Carl Pavano got to enjoy beating the Yankees in 2003 as a member of the upstart Florida Marlins. He then found himself becoming a Yankee in 2005. The Yankees were hoping that Pavano would bring a veteran presence along with him which would result in success for the Yankees as a whole. Spoiler alert, that didn't happen. Pavano spent three seasons with the Yankees and never had an ERA under 4.76.
Opponents found themselves hitting over .300 against Pavano in two of his three Yankee seasons. He ended up finishing his career as a member of the Minnesota Twins. His time as a Yankee was brutal.
14 Kevin Brown
The Yankees had Kevin Brown in the fold for two seasons in 2004 and 2005. The 2004 season is one he would like to forget, especially with the fact that he started game seven for the Yankees when they finished off an epic collapse. Brown was not that great during the regular season either. He had a 4.09 E.R.A. in 2004 and followed that up with a 4-7 record with a 6.50 E.R.A. the following season. Kevin Brown retired after the 2005 season, ending what was close to a 20 season career. Brown would have liked to have ended it a bit differently, with maybe a World Series ring to boot.
13 Bartolo Colon
Bartolo Colon has become one of the most entertaining stories in all of baseball. He is in his mid 40s and still is finding a way to get MLB hitters out. He has made his way around the MLB certainly with a number of teams.
People may forget that he made a pit stop with the Yankees in 2011.
He wasn't very good as he was 8-10 with a 4.00 ERA and opponents hitting .267 against him. It wasn't his worst, but it certainly wasn't his best considering he had much better seasons in the past. I'm sure Bartolo and the Yankees would like to forget just how ineffective he was in 2011.
12 Juan Acevedo
The New York Yankees were looking for a World Series ring in 2003 and had all of the pieces in place to do so. One piece in their bullpen that could have panned out better was Juan Acevedo.
Acevedo only spent half a season with the Yankees in 2003, but wasn't around for the playoff run as he was off to Toronto before the year was over.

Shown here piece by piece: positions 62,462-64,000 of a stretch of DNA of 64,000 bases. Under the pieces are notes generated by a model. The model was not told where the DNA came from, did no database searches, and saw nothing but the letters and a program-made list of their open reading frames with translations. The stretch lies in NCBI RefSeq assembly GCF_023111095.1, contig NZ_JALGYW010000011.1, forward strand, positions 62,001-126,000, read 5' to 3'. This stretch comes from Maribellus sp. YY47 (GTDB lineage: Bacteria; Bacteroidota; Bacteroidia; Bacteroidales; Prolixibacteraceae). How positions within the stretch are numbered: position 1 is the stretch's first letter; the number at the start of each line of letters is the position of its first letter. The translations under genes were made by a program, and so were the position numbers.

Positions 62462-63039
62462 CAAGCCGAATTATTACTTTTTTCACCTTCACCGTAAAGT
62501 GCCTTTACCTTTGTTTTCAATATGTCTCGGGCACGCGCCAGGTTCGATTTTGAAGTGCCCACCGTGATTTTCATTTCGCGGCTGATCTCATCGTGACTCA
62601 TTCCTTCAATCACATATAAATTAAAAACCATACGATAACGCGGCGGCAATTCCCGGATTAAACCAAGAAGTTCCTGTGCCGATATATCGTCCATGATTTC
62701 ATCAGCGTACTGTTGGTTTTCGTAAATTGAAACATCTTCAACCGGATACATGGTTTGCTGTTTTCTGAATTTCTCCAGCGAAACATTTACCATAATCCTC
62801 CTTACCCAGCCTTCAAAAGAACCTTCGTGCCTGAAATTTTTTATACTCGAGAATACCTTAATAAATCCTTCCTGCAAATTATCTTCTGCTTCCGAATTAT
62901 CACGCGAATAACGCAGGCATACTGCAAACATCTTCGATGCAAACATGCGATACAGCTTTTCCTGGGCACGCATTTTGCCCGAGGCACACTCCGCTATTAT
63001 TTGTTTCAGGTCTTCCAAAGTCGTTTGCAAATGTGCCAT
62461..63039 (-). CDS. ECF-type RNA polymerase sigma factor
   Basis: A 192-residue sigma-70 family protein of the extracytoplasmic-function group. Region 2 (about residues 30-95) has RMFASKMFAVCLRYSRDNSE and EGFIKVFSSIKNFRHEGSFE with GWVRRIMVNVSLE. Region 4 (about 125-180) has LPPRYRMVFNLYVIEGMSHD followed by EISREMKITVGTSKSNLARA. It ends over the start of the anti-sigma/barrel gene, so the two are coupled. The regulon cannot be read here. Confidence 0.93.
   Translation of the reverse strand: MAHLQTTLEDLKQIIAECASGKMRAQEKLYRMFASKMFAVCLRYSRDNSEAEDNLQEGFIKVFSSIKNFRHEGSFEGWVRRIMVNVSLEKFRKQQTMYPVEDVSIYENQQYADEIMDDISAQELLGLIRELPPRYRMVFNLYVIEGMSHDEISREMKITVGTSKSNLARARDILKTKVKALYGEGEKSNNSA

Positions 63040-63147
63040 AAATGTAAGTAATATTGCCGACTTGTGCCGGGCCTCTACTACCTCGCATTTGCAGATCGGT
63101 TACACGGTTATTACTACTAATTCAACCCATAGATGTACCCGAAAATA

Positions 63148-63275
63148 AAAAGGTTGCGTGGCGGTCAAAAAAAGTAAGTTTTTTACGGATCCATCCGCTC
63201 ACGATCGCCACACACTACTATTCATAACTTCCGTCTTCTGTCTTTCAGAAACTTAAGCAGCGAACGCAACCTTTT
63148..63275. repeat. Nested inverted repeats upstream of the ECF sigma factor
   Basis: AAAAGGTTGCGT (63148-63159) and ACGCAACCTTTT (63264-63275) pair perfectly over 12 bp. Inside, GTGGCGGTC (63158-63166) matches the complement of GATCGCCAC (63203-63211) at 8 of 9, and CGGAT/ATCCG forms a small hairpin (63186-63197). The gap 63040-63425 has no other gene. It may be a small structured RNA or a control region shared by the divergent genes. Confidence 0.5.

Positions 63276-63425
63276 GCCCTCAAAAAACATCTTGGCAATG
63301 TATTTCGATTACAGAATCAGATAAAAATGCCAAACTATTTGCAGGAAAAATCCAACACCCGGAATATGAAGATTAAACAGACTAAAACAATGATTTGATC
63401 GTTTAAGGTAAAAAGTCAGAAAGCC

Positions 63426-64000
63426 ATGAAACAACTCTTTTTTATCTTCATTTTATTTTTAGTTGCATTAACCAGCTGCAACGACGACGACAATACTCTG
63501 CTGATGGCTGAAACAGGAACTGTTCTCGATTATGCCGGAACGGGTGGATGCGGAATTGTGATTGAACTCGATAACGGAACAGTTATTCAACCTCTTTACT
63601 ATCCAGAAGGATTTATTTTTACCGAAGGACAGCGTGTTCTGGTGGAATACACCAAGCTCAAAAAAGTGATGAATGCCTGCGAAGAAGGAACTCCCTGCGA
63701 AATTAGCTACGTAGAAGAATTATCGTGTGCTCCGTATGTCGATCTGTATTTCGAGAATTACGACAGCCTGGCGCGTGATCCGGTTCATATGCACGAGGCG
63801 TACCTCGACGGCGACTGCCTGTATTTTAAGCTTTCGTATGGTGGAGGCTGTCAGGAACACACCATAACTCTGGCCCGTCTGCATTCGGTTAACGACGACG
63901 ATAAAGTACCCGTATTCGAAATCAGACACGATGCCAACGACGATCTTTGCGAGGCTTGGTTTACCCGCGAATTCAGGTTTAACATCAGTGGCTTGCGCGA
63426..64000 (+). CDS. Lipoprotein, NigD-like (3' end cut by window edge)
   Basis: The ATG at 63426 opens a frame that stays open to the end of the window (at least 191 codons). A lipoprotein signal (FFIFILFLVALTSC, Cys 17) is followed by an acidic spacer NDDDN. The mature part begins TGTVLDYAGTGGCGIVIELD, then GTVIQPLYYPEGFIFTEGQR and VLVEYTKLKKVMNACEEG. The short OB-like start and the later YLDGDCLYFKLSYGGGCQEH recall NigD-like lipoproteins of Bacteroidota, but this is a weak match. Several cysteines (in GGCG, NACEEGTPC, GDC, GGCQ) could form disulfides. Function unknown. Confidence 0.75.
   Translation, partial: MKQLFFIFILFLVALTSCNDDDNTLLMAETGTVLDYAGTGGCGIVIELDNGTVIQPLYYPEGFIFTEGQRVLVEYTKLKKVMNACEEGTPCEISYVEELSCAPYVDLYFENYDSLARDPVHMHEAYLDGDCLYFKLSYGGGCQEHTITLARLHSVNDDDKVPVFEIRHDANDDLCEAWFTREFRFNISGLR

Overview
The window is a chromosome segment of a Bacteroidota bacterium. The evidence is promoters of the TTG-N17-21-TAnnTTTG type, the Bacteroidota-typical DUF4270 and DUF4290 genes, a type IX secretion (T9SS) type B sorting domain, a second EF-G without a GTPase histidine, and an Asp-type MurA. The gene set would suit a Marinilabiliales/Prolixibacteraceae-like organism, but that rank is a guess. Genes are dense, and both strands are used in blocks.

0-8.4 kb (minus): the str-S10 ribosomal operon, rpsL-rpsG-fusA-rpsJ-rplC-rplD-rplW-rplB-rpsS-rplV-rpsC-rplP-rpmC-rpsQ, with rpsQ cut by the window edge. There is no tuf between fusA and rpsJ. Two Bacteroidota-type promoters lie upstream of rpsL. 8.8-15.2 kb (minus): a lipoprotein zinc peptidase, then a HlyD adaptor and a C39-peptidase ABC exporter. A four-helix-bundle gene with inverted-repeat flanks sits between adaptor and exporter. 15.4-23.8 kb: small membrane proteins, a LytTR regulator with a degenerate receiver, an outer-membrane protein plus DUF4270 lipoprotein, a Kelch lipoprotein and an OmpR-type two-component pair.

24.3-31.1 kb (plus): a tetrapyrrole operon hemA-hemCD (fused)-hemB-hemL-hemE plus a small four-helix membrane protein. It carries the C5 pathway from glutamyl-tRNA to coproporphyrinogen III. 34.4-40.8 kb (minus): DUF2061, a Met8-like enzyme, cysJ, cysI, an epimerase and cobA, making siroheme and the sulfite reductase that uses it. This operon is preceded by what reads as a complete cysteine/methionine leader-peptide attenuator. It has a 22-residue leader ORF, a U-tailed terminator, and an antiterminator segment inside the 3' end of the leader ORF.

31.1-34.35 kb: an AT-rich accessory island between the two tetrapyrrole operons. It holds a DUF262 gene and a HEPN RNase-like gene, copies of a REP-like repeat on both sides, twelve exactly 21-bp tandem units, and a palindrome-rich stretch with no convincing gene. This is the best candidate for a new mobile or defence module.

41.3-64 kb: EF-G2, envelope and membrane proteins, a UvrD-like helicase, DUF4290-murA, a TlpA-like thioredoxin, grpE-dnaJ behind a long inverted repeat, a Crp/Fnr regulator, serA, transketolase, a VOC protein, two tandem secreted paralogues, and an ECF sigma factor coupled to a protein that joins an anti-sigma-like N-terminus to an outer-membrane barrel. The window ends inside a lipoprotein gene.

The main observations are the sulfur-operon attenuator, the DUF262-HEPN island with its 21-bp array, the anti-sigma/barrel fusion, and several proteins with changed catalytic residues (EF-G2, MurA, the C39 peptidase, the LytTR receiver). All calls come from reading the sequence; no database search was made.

In his Yankees career, he finished with an 0-3 record in 25 games and had an E.R.A. of 7.71. He was very ineffective and it showed as he was gone before he had the chance to be a part of a Yankee postseason.
11 Jonathan Albaladejo
The Yankees ended up winning a World Series in 2009, but haven't won since. During that time, they had guys like Jeter, Alex Rodriguez, Mark Teixeira, and others. One piece of their bullpen they couldn't trust however was Jonathan Albaladejo. Albaladejo spent three seasons with the pinstripes and got a World Series ring with it. He didn't necessarily hold up his end of the bargain though. He had two seasons or E.R.A's close to four and another one that was over five. In his last season, opponents hit .306 against him. Some Yankees just get lucky and get to go along for the ride, just like Jonathan Albaladejo did during 2009.
10 LaTroy Hawkins
One of the ultimate journeyman pitchers that was around during the 2000's was LaTroy Hawkins. There should be no surprise that he made an appearance with the Yankees for one brief half of a season. Hawkins had two seasons previous to his time with the Yankees where he had over 25 saves in a season. The results were not the same in the Bronx. With the Yankees, Hawkins was 1-1 with a 5.71 E.R.A in 33 games. He found his way out of New York as he joined on with Houston in the middle of the 2008 season. Hawkins was certainly ineffective during his brief stint with the Bronx Bombers.
9 Jason Anderson
Jason Anderson found himself with the team on two different stints. Neither one was really great, and he seemed to not be able to make the most of his time in both chances with the perennial powerhouse Yankees teams of the early 2000s.
In 2003, Anderson was 1-0 with a 4.79 ERA in 22 games. In 2005, he was 1-0 again, but this time with a 7.94 ERA and that was only in three appearances.
Anderson definitely didn't have a memorable Yankee career. He was definitely ineffective when he did toe the rubber and unsurprisingly didn't last long in the Bronx.
8 Armando Benitez
This next Yankees pitcher that came for a part of a season in 2003 wasn't necessarily ineffective because of his statistics. It was actually because he should have been used more than he actually was.
The Yankees acquired Armando Benitez in 2003 from the New York Mets who he had been with since 1999.